OKR Examples that are ready to use

Measure what matters and Grow by Design

OKR Writing Tips

Good, well constructed OKRs increase performance. To help you we’ve created some OKR examples for you to use. But before you jump straight in, take a minute to read these basic OKR writing tips. They will help you write better OKRs and spot a bad one. 

  • OKRs run for periods e.g. Annually, Quarterly or Monthly
  • OKRs have a single owner and can also have Collaborators
  • OKRs can be set for Corporate Goals, Functional Team Goals e.g. Marketing, Project Team Goals e.g. Website, and Individually
  • Objectives are goal statements that often contain and ambitious or aspirational elements
  • You will need to pair 1 - 5 carefully chosen Key Results capable of measuring the success of each Objective
  • Each Key Result will need a Metric that provides you with a way of measuring progress
  • Metrics have a numerical target and this target should not be easy to achieve, it should stretch you
  • Moonshots are allowed, and often encouraged, but not every OKR can be a Moonshot
  • OKRs create natural alignment from the top-down and bottom-up with goal anomalies being obvious
  • OKRs should not look or function like a task list of what you're going to do to achieve a goal - Initiatives are the execution layer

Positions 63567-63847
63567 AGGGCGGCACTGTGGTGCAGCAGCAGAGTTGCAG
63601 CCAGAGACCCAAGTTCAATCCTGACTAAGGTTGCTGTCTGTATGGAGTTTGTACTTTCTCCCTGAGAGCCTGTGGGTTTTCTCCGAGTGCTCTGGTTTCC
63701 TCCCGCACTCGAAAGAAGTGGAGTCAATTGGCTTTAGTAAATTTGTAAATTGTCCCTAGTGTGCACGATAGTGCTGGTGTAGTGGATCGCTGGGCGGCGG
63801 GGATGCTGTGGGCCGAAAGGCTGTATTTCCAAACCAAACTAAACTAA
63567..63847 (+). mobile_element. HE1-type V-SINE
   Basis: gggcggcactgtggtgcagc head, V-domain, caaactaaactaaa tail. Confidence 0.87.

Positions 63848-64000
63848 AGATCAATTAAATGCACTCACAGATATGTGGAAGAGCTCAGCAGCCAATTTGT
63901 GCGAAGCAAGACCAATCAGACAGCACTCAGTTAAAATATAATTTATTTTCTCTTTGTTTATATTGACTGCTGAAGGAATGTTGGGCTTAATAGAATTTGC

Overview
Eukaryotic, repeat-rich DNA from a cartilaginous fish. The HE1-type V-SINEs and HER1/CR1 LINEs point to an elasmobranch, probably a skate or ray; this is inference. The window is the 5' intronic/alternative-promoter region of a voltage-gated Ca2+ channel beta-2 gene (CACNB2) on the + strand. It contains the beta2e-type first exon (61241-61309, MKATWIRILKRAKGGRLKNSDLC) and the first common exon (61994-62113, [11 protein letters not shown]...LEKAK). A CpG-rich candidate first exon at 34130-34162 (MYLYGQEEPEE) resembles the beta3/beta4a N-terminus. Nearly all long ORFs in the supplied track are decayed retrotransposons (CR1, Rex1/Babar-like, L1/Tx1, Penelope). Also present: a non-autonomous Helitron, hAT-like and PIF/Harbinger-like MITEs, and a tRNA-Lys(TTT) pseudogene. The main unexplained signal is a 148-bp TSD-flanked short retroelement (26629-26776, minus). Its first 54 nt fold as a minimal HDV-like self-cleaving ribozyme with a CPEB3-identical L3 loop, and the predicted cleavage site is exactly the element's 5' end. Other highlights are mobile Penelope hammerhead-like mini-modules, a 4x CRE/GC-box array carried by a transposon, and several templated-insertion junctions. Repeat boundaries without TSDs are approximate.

• Key Results should not contain Vanity Metrics that correlate poorly with business performance e.g. Sessions

Click on any of the above links and you’ll see OKR examples for corporate and team OKRs. Notice how they are constructed with a statement that defines the Objective, and between 1 and 4 Key Results that contain the Goal Metric. Together they define what success looks like and whether an Objective has been achieved or not.

OKRs are not tasks, are meant to contain quality not vanity metrics, and have a stretch component to them and low-balling target metrics is not to be allowed. This is why achieving between 70% and 100% of a Goal Metric can be seen as a success. But this depends on the OKR and needs to be looked at on an individual OKR basis. Sometime OKRs you may create as ‘Moon Shots’ and getting anywhere near is a victory. Some are solid and achievable goals where 100% achievement is possible and often necessary.